Garages tend to serve as dumping grounds for all of the stuff you don’t really want in the house, such as batteries, paint, oil, anti-freeze, pesticides and fertilizers. They also have the biggest door in the house, often unsealed, leaky, and open to the weather because you’re constantly opening it to drive the car in and out.
These eco-friendly tips will help you create a more functional, sustainable garage space:
A Tight Seal
If your garage is attached to your house, ensure that the entryway is well sealed. This prevents toxins and pollutants, such as car exhaust, from leaking into your home. You may want to have a professional check to see that the door between the house and garage is properly sealed.
The garage door needs a proper seal, too. You can check for a tight fit by placing your hand near the seams on a cold or windy day. If you feel a draft, consider installing rubber molding or weather stripping along the sides and bottom to improve the seal.
Stop Energy Loss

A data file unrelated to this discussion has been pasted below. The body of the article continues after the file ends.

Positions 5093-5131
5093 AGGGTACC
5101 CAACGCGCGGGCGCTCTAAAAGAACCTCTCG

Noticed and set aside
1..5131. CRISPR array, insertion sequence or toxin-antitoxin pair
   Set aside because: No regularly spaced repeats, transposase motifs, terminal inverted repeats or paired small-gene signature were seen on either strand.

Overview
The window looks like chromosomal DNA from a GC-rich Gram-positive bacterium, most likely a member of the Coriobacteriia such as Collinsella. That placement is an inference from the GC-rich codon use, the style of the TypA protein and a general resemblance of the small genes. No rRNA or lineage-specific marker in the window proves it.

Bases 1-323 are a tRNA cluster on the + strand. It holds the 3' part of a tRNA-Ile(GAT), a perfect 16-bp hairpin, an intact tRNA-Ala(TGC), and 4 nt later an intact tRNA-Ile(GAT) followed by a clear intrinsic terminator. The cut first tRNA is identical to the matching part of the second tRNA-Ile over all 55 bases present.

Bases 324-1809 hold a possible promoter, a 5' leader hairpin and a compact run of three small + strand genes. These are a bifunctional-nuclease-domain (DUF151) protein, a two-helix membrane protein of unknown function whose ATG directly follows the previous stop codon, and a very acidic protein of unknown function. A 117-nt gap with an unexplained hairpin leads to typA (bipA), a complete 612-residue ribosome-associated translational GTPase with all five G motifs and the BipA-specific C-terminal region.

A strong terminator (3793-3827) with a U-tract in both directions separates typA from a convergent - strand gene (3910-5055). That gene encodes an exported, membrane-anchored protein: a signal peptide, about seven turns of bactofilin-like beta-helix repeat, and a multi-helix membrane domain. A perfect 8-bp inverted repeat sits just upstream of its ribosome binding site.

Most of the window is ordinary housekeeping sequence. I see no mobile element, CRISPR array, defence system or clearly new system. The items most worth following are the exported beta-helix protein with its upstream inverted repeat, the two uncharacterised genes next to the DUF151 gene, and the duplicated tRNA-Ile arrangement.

Adding a layer of insulation to the garage door helps prevent warm air from escaping in winter and cool air from leaking out in summer. After all, you don’t want to pay to air condition your driveway! By adding insulation, your HVAC system will run more efficiently, too.
Dispose of Hazardous Waste
Most garages contain at least some household hazardous waste. Whether half-full cans of paint or cans of oil, these chemicals are toxic and many may produce dangerous fumes. Set aside a couple hours to purge your garage from hazardous materials to make it more eco-friendly. Many hazardous items can’t just be placed with the trash, so call your local recycling center or visit a site such as Earth911 that can direct you to the proper place for disposal.
If you need to keep some half-full cans of paint, place plastic wrap over the open top, pound the lid on with a hammer, and then store the can upside down. This creates a seal and keeps fumes in.
Bring some light into your garage and save some energy by replacing incandescent bulbs with more efficient Light-Emitting Diodes (LEDs) or Compact Fluorescent Lights (CFLs). Consider replacing old, drafty windows with Energy Star models. This will reduce leakage and save money on your electricity bills, too.
These simple changes go a long way toward creating an eco-friendly garage.